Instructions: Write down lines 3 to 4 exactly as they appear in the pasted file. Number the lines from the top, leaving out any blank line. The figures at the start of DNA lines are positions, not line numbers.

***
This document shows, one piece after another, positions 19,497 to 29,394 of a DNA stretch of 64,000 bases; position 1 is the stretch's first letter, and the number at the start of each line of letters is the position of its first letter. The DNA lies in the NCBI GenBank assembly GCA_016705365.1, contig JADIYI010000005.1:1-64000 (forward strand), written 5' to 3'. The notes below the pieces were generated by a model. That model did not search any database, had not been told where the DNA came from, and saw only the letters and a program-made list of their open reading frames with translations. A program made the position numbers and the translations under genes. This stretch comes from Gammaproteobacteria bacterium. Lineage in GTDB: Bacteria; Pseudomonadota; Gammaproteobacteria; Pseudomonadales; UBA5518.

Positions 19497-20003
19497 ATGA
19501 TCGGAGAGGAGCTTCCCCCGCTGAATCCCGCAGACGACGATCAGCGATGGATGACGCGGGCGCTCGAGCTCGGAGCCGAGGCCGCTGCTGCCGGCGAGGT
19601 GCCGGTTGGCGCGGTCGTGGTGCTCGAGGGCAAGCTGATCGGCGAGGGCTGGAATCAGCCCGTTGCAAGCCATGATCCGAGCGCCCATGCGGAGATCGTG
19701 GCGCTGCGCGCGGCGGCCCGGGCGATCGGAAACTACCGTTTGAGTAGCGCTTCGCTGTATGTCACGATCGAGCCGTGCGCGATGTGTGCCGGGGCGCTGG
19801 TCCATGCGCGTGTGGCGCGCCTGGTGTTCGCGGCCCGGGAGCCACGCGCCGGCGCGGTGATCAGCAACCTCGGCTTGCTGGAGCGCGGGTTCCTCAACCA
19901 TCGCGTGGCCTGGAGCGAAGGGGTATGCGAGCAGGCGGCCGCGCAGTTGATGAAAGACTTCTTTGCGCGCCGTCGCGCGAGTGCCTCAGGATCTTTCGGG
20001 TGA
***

19497 ATGA
19501 TCGGAGAGGAGCTTCCCCCGCTGAATCCCGCAGACGACGATCAGCGATGGATGACGCGGGCGCTCGAGCTCGGAGCCGAGGCCGCTGCTGCCGGCGAGGT